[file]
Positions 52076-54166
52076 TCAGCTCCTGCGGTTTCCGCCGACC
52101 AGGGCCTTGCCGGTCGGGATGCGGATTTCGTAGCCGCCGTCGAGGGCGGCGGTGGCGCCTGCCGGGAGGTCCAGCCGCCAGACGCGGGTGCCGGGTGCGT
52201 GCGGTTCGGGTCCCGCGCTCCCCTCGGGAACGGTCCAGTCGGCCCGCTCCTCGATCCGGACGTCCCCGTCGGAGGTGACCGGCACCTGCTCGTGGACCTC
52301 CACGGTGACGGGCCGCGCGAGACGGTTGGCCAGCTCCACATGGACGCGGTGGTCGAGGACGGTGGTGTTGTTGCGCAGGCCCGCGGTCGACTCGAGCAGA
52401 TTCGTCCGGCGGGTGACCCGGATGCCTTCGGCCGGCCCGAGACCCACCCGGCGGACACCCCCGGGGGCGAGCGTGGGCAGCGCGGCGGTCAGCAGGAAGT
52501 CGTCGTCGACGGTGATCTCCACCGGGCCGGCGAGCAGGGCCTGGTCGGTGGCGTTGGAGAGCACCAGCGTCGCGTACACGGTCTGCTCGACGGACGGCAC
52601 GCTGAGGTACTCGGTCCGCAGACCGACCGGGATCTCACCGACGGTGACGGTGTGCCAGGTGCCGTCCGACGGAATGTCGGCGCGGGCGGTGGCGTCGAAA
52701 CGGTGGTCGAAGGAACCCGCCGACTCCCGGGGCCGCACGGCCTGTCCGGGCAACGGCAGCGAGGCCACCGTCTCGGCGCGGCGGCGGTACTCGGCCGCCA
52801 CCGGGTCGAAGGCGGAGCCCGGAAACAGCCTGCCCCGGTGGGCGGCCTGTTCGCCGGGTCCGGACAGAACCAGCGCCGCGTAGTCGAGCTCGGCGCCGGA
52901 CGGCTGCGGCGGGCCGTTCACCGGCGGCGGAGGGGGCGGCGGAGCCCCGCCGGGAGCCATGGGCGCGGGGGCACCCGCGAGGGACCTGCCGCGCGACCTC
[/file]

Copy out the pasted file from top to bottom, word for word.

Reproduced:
Positions 52076-54166
52076 TCAGCTCCTGCGGTTTCCGCCGACC
52101 AGGGCCTTGCCGGTCGGGATGCGGATTTCGTAGCCGCCGTCGAGGGCGGCGGTGGCGCCTGCCGGGAGGTCCAGCCGCCAGACGCGGGTGCCGGGTGCGT
52201 GCGGTTCGGGTCCCGCGCTCCCCTCGGGAACGGTCCAGTCGGCCCGCTCCTCGATCCGGACGTCCCCGTCGGAGGTGACCGGCACCTGCTCGTGGACCTC
52301 CACGGTGACGGGCCGCGCGAGACGGTTGGCCAGCTCCACATGGACGCGGTGGTCGAGGACGGTGGTGTTGTTGCGCAGGCCCGCGGTCGACTCGAGCAGA
52401 TTCGTCCGGCGGGTGACCCGGATGCCTTCGGCCGGCCCGAGACCCACCCGGCGGACACCCCCGGGGGCGAGCGTGGGCAGCGCGGCGGTCAGCAGGAAGT
52501 CGTCGTCGACGGTGATCTCCACCGGGCCGGCGAGCAGGGCCTGGTCGGTGGCGTTGGAGAGCACCAGCGTCGCGTACACGGTCTGCTCGACGGACGGCAC
52601 GCTGAGGTACTCGGTCCGCAGACCGACCGGGATCTCACCGACGGTGACGGTGTGCCAGGTGCCGTCCGACGGAATGTCGGCGCGGGCGGTGGCGTCGAAA
52701 CGGTGGTCGAAGGAACCCGCCGACTCCCGGGGCCGCACGGCCTGTCCGGGCAACGGCAGCGAGGCCACCGTCTCGGCGCGGCGGCGGTACTCGGCCGCCA
52801 CCGGGTCGAAGGCGGAGCCCGGAAACAGCCTGCCCCGGTGGGCGGCCTGTTCGCCGGGTCCGGACAGAACCAGCGCCGCGTAGTCGAGCTCGGCGCCGGA
52901 CGGCTGCGGCGGGCCGTTCACCGGCGGCGGAGGGGGCGGCGGAGCCCCGCCGGGAGCCATGGGCGCGGGGGCACCCGCGAGGGACCTGCCGCGCGACCTC